Chris Polston, Director, Support Services
“Why did that issue happen again?! I thought you fixed it.”
“Do you know why the system is slow…again?”
If you’re on the team charged with supporting an ERP system like JD Edwards (JDE) World or EnterpriseOne, you’re very likely to have heard the again questions from frustrated executives, business leaders, and end users. For years, questions like these were key indicators that I was about to have a Bad Day.
I know now that I could have prevented these situations if I had built observability into the system. Let me explain.
What Is Observability?
In technology, observability is defined as your ability to determine the internal state of a system through its external outputs. Observability uses all the outputs you have – logs, traces, data – and so is what gives you the deeper insights needed to answer those tough questions. That’s why it’s not limited to just monitoring.
In every ERP maintenance job I’ve held, there were varying levels of monitoring. I could see if the CPU on a given server was running hot, network activity, and bandwidth utilization. But while monitoring is a requirement for observability, that is only the beginning.
You do need the data from logs, tracing, and metrics. But to answer the again questions on the spot, you also need the ability to troubleshoot your system as it is working. And that’s the great benefit of observability.
JD Edwards and Observability
A JDE system is complex. It takes several servers to operate, and then there are the integrations and customizations. You are also likely to have other applications like your database, and certainly your network backbone, making use of resources. Hopefully, that is all documented. But even that is a static and somewhat abstracted view of the system.
In real life, the system is dynamically changing every hour of the day. This makes it very challenging to see into the system and know what is occurring at any given moment (observability!). With hard work and some luck, you might be able to sift through the logs to determine what happened. That’s assuming the correct logs were saved during an incident.
How We’re Addressing This for Our Customers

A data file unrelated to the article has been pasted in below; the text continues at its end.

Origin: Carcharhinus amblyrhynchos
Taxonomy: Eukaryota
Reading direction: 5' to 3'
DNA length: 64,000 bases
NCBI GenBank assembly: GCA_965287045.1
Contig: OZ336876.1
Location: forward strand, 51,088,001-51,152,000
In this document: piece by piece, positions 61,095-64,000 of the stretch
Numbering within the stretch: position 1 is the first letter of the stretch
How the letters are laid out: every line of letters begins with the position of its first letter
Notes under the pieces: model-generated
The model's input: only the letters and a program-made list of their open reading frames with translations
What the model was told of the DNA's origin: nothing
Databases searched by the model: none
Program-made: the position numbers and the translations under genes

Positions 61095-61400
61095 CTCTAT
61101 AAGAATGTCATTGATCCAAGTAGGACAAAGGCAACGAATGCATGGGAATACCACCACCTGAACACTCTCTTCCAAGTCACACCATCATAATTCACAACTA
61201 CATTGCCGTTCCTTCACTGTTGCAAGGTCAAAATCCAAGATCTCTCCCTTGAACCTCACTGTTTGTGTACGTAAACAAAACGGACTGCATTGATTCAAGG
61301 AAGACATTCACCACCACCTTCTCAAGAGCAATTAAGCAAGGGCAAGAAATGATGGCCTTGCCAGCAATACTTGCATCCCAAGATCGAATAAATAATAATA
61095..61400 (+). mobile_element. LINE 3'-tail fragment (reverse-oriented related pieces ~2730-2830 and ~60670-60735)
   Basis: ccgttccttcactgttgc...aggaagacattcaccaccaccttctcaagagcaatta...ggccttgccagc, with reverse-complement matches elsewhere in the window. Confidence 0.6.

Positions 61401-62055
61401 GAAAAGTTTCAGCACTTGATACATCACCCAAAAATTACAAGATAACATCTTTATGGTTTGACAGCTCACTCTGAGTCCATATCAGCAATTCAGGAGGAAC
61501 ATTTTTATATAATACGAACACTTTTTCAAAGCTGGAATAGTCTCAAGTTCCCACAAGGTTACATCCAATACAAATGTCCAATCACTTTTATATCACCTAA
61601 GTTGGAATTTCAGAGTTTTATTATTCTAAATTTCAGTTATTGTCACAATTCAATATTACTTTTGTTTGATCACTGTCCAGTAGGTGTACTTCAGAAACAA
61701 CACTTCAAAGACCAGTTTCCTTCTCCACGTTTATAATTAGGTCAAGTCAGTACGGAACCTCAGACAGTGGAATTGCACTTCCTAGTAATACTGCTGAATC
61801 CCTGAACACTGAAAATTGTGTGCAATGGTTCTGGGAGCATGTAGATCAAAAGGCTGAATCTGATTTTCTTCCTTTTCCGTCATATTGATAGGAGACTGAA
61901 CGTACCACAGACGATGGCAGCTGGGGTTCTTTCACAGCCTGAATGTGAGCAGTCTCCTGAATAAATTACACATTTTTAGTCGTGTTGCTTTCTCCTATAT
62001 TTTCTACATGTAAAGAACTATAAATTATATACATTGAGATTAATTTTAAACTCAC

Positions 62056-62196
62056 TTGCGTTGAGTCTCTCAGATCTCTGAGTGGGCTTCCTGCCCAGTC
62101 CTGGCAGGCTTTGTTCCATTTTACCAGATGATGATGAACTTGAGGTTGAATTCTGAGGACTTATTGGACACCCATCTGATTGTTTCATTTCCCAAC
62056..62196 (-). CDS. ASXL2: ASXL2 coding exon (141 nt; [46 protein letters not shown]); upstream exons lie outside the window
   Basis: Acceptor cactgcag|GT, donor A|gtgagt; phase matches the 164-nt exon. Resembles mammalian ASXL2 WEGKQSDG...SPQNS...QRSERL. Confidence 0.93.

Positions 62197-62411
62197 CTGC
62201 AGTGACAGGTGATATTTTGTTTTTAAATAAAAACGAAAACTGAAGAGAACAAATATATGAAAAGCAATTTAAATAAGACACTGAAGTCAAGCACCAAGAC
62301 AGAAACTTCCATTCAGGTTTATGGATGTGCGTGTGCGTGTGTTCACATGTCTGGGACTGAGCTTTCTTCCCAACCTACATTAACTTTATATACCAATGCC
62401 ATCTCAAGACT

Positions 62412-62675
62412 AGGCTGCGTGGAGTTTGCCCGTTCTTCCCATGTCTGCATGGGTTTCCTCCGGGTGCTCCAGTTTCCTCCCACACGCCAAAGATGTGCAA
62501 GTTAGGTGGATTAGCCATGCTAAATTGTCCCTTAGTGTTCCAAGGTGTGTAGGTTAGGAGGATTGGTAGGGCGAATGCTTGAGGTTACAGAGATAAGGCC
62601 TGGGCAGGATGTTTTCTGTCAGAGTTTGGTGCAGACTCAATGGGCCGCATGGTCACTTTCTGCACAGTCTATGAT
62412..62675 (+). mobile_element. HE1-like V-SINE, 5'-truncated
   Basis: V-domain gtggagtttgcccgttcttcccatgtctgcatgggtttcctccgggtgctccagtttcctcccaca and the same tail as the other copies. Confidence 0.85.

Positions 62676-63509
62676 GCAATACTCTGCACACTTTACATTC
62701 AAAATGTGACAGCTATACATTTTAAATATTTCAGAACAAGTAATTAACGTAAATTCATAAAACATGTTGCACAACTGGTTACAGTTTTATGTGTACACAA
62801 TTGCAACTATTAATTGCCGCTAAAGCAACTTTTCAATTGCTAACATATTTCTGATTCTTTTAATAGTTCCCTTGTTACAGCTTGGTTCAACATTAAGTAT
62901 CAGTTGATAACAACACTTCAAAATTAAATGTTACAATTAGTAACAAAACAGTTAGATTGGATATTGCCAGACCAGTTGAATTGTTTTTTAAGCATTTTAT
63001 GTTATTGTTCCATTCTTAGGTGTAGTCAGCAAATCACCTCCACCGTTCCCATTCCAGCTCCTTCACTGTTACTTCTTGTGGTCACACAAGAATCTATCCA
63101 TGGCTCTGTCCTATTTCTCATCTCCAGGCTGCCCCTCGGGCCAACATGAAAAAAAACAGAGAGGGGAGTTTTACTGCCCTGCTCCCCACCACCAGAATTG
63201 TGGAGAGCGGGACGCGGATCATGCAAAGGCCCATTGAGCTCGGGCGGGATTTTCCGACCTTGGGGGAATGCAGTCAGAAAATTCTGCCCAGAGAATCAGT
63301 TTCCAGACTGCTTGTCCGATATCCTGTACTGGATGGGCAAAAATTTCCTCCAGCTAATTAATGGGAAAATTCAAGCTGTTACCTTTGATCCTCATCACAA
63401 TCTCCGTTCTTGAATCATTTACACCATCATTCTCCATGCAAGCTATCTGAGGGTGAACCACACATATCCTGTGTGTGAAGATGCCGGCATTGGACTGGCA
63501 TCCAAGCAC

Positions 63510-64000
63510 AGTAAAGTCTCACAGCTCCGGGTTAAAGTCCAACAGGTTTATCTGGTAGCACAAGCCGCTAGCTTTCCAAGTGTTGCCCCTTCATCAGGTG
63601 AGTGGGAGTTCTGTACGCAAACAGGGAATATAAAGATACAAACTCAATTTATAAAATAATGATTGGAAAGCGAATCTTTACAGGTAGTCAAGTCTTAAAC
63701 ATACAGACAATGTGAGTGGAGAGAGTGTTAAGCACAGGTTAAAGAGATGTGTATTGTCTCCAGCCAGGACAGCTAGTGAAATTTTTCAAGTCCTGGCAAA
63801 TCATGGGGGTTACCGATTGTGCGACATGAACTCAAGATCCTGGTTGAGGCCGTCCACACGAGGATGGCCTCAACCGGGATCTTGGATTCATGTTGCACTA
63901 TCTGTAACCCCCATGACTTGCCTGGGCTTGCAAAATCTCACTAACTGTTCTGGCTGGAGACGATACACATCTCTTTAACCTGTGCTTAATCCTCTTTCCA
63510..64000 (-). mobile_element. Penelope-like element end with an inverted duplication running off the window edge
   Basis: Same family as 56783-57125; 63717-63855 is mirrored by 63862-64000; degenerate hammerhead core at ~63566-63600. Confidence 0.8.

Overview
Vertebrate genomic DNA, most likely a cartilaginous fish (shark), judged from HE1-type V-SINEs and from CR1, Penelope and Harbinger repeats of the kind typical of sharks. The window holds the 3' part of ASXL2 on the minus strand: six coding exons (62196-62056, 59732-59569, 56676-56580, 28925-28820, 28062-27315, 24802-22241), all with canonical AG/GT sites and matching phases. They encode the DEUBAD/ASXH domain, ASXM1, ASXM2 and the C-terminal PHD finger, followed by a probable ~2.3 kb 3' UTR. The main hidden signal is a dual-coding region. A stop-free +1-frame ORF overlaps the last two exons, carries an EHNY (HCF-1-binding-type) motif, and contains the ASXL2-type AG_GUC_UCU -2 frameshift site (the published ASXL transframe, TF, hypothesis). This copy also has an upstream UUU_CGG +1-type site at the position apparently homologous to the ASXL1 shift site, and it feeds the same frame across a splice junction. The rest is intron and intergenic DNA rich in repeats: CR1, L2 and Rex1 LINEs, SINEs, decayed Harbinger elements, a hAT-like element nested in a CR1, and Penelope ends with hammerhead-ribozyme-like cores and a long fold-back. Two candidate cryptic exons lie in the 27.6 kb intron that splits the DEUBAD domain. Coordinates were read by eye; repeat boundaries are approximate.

At Spinnaker Support, we have chosen a different path, one that leads to an observable system. Using LogicMonitor, we collect and monitor data in real time. LogicMonitor sends alerts to the responsible parties when a metric or event goes out of bounds. It also holds all the data collected for one year, enabling comparisons between events, forecasting future workloads, and trend analysis to prevent issues from ever occurring.
For example, let’s say alerts start coming from the database about connections and memory. This is followed by alerts from the Enterprise server that kernels are losing database connectivity. With these real-time alerts, the Spinnaker Support team and the customer’s DBA can respond proactively to an imminent E1 outage.
We notify the business that they need to wrap up current work and get ready for a restart. The observed alerts inform everyone that the database issues are the underlying cause of the E1 outage. LogicMonitor keeps the real-time metrics for one year of historical baseline and review so that the teams can perform root cause analysis and conduct comparisons if any system changes are made in response to the outage. This combination of monitoring and observability leads to greater uptime and increased confidence and satisfaction for executives, business leaders, and end users.
With a team certified in managing LogicMonitor, we are ready to help your organization get ahead of issues that would impact your business’s use of JD Edwards. If you would like to discuss how we can help, reach out and ask.